March for Our Lives 

Recently, March For Our Lives welcomed its first executive director, Alexis Confer. Confer has made her career in political activism; her credentials include Everytown for Gun Safety and Obama’s 2012 campaign. This is one of several moves the two-year-old organization has taken to make itself sustainable after soaring rapidly to national notoriety. With over 300 local chapters, MFOL has also hired regional directors and built a formal infrastructure between local groups and headquarters. Despite these major changes, Confer has stressed her desire for MFOL to remain youth-led and oriented.

Sandy Hook Promise

In December, Congress approved $125 million in funding for the STOP School Violence Act. Some of this spending will go towards  Sandy Hook Promise, whose programs include Know the Signs and Say Something. Know the Signs offers in-school training which teaches students to recognize when a peer is at risk for committing violence. Say Something allows students to report dangerous or “red flag” behaviors to an anonymous nationwide network, accessible via desktop, app, and hotline.

Everytown for Gun Safety

This month, Everytown Law announced that it would be representing Kansas City, MO in a lawsuit against gun manufacturer Jimenez Arms, Inc. The government of Kansas City, which has one of the highest homicide per capita rates in the US, alleges that the company has contributed to the city’s crime epidemic. The company has been linked to a gun trafficking ring which illegally brought 77 firearms into the city, 55 of which were manufactured by Jimenez. The suit claims that the company either knew about the illegal activity or ignored signs of it.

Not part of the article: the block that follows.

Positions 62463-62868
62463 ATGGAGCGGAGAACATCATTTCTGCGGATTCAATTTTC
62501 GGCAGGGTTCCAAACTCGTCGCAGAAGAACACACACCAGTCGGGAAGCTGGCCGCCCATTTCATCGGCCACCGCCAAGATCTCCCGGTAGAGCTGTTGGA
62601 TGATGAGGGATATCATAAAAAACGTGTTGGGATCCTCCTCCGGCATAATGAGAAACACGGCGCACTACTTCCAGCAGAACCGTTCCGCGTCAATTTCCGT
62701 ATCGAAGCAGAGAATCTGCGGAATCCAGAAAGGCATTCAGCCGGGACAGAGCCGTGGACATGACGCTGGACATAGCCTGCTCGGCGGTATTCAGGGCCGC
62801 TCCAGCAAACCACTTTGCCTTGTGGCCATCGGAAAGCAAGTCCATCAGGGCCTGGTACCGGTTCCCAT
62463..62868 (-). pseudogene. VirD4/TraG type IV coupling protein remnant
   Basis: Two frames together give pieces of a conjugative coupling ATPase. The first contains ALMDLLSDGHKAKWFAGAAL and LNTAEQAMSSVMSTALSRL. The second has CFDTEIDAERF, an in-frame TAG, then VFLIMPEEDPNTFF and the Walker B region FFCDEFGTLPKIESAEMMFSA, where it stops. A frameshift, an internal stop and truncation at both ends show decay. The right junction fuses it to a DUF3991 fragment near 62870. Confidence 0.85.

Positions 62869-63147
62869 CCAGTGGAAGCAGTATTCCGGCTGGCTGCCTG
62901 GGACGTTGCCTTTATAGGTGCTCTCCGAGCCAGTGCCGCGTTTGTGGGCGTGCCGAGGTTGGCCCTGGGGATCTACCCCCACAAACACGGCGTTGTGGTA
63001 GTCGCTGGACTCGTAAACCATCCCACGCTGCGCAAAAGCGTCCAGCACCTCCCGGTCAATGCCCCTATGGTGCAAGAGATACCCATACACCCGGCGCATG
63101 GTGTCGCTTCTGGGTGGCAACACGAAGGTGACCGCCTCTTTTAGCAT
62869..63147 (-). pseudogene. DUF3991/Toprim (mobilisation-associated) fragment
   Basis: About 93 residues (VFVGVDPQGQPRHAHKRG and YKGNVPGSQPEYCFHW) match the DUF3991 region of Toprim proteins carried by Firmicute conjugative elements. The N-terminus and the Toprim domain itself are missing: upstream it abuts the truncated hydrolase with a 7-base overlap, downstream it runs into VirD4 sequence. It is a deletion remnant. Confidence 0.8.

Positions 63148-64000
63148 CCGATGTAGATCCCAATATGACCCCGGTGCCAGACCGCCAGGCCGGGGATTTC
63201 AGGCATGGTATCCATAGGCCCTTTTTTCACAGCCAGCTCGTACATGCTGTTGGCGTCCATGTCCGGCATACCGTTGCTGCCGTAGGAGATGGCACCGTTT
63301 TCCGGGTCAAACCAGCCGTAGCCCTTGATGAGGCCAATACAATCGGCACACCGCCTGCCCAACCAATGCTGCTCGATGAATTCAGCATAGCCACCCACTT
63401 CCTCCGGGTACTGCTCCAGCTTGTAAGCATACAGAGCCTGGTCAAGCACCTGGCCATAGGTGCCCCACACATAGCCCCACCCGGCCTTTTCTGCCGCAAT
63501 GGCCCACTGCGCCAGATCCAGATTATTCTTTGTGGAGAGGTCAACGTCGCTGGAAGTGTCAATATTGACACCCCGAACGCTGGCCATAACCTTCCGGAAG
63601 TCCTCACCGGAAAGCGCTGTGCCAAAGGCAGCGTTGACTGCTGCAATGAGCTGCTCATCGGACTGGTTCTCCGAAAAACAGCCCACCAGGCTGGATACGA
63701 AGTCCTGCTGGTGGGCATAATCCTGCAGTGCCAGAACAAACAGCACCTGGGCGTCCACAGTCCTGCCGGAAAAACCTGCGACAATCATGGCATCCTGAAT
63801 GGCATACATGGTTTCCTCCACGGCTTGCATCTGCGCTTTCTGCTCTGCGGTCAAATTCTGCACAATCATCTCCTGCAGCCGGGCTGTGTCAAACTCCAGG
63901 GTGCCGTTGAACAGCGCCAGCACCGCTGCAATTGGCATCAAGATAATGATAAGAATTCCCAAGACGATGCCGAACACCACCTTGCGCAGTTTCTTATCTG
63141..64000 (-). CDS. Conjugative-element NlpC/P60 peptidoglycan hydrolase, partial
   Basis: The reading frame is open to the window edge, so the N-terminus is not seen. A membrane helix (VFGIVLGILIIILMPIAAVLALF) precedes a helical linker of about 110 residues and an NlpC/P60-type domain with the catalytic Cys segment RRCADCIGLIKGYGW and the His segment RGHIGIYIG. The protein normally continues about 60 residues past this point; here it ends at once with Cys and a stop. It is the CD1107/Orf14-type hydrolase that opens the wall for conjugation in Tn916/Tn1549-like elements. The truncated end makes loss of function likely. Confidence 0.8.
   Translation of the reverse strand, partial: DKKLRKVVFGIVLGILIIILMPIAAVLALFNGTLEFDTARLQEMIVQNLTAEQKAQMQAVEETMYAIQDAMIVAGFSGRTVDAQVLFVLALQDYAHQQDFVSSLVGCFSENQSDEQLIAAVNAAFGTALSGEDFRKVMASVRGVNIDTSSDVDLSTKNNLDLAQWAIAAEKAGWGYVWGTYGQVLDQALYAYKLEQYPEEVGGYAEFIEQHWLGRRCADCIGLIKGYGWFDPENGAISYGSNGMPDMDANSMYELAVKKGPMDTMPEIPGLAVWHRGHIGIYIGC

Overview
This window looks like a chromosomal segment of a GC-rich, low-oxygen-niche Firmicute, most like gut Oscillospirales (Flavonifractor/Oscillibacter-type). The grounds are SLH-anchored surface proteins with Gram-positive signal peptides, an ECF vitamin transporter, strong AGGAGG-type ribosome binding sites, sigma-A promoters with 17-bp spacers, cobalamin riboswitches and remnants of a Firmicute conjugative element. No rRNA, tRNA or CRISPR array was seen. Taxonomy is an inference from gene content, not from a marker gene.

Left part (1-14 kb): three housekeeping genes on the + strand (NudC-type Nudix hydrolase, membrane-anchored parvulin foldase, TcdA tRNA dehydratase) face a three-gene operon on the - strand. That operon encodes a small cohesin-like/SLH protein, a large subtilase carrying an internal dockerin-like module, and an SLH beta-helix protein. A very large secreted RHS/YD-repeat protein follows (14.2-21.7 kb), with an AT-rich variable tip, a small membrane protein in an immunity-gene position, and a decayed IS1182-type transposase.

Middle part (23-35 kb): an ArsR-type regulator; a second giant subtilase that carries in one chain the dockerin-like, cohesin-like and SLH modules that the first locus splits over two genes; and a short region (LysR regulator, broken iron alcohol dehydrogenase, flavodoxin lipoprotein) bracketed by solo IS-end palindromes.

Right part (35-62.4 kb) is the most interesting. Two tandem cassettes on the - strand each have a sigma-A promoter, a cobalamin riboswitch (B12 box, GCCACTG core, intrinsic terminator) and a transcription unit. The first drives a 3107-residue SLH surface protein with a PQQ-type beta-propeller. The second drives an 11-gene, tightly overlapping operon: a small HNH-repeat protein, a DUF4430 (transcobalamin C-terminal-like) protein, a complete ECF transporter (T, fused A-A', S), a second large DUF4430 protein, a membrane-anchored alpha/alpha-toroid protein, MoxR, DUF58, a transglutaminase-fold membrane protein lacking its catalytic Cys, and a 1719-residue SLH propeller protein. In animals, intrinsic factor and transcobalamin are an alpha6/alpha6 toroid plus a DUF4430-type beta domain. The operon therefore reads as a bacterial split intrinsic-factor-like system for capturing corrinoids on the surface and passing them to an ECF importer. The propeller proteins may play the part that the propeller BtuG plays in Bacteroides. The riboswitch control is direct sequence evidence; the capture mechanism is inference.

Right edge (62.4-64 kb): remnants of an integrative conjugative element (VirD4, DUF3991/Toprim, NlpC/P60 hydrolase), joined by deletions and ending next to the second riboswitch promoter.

The lawsuit is the first time in a decade that a city has taken legal action against the gun industry.

Giffords Law Center

In December, Giffords Law Center released its 2019 Gun Law Trendwatch. It noted that states have led the way in gun violence prevention, passing bills that included increased background check requirements and restricting access for domestic abusers. States have also invested heavily in violence intervention and prevention programs; the seven top-spending states (California, Connecticut, Illinois, Massachusetts, New Jersey, New York, and Virginia) invested a combined $132 million in such efforts.

However, the report notes that some states repealed gun safety laws or passed bills which weakened protections. For example, three states (Arkansas, Indiana, and North Dakota) repealed weapons regulations, and three additional states (Idaho, Texas, and West Virginia) passed laws allowing more guns in public spaces.


As usual, states and localities have made leaps while the federal government has largely stalled. The STOP School Violence Act combats a major cause of the mass shooting epidemic, although it does nothing to address the larger issue of gun deaths. Mass shootings in schools are traumatic on a national level, but their death toll is dwarfed by that of other forms of gun violence. For example, suicides involving guns are roughly 40% more common than homicides (mass shootings included). Ultimately, easy access to guns is the most important factor in the nation’s astronomical gun death toll; it’s no coincidence that the US’ gun ownership rate is roughly three times higher than Canada’s, and our gun death rate is seven times higher. Education alone cannot stem this tide.

In the face of limited federal action, the most immediate solutions lie outside of Washington. March For Our Lives, Everytown, and Giffords Law Center are wise to dedicate such effort to state and local legislatures. In particular, MFOL’s efforts to strengthen its grassroots infrastructure is a promising step towards crystallizing its unique and highly-engaged network.

Photo by annie bolin

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